[T]he irreducible elements of the conduct that qualifies as the “free exercise” of religion under the First Amendment are (1) action or abstention from action (2) motivated by (3) adherence to a reli­gious belief.… 

The Government … disputes only the third el­ement, arguing that for-profit corporations are incapable of having religious beliefs.  This is so, the Government contends, because in light of the distinction between a corporation and its owners, there is “no basis on which to impute the individual-respondents’ religious beliefs to the corporate-respondents.”  This contention fails.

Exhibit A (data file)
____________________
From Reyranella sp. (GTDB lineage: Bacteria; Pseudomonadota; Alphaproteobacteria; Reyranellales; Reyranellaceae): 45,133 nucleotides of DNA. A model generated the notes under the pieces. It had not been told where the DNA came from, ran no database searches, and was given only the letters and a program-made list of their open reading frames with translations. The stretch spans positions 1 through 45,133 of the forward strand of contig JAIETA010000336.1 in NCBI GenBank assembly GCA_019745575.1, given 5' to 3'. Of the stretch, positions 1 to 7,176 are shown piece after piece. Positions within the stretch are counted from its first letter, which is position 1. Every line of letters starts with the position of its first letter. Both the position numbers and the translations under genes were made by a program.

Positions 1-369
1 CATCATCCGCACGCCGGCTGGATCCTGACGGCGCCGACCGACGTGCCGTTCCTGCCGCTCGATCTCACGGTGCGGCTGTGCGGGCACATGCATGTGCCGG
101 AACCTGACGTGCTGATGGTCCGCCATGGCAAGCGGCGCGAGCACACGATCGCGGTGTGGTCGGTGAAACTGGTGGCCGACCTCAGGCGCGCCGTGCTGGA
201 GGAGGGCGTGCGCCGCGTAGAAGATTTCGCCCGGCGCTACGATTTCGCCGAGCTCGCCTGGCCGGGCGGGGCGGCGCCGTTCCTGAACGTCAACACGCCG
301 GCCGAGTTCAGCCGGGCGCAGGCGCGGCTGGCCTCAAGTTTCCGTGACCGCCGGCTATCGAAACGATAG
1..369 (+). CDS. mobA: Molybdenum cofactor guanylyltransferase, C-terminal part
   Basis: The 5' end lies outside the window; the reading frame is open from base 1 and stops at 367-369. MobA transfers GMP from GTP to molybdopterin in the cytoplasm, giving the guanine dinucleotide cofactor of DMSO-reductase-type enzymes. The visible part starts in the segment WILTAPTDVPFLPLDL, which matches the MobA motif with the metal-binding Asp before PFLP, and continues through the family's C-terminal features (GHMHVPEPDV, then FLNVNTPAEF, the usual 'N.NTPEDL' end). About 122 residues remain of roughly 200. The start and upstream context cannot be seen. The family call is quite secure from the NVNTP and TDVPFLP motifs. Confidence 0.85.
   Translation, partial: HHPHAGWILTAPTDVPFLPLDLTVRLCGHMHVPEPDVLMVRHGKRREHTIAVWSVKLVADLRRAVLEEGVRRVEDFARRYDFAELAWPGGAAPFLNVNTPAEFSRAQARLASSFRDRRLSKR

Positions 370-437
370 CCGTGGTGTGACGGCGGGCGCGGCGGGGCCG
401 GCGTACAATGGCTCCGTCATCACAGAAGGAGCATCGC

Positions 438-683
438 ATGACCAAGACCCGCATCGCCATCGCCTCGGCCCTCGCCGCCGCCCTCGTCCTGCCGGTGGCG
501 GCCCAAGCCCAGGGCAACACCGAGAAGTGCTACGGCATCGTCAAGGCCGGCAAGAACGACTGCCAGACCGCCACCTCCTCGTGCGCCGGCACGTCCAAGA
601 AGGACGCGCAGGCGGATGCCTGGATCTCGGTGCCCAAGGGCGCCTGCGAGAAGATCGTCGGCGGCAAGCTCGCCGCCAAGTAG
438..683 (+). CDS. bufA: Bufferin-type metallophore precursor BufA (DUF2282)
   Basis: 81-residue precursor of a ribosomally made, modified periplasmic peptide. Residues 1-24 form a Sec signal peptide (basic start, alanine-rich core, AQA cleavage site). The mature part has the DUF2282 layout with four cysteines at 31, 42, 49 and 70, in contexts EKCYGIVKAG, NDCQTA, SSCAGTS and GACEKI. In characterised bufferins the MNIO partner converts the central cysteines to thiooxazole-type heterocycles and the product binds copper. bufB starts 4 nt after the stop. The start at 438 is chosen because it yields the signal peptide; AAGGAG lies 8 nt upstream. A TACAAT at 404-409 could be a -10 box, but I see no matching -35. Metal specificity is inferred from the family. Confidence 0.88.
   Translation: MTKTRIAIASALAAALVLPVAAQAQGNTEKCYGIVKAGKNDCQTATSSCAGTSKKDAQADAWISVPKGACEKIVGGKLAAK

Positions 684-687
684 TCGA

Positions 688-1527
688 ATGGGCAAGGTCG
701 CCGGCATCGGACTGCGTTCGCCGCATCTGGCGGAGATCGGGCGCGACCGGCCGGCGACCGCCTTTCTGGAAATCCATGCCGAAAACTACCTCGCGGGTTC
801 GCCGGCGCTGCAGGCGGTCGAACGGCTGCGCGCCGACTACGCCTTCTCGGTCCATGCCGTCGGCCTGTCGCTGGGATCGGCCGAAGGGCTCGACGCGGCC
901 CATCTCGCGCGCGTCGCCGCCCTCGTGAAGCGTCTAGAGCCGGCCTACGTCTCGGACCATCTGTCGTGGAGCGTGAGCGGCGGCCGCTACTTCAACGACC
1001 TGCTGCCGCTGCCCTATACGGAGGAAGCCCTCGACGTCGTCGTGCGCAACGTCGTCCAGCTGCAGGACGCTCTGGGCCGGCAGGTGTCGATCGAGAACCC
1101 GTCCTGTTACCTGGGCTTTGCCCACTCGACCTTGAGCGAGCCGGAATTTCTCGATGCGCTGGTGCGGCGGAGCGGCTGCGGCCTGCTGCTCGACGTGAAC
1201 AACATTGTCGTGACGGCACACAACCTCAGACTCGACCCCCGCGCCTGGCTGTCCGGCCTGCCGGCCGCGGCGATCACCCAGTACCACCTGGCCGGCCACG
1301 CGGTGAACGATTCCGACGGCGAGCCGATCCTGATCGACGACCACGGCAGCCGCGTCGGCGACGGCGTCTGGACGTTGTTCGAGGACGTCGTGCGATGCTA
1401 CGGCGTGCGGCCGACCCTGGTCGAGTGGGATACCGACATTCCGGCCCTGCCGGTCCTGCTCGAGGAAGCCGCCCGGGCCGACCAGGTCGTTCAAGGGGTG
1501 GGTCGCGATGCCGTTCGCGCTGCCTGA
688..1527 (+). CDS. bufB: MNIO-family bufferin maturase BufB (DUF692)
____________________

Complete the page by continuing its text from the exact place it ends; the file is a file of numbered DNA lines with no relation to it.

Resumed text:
As an initial matter, it is difficult to fathom how the Government’s argument could support its prof­fered distinction between “religious non-profit insti­tutions” (which it concedes have free exercise rights, despite their corporate form) and “for-profit corporations” (which it claims lack such rights, because of their corporate form).  If the problem is that the religious views of the founders and owners of a corporation cannot be imputed to a corporation, then that point would equally apply to religious non-profits.  But as the Government con­cedes, this Court has repeatedly and ex­plicitly recognized the free exercise rights of corpo­rate plaintiffs who happened to be religious non-profits.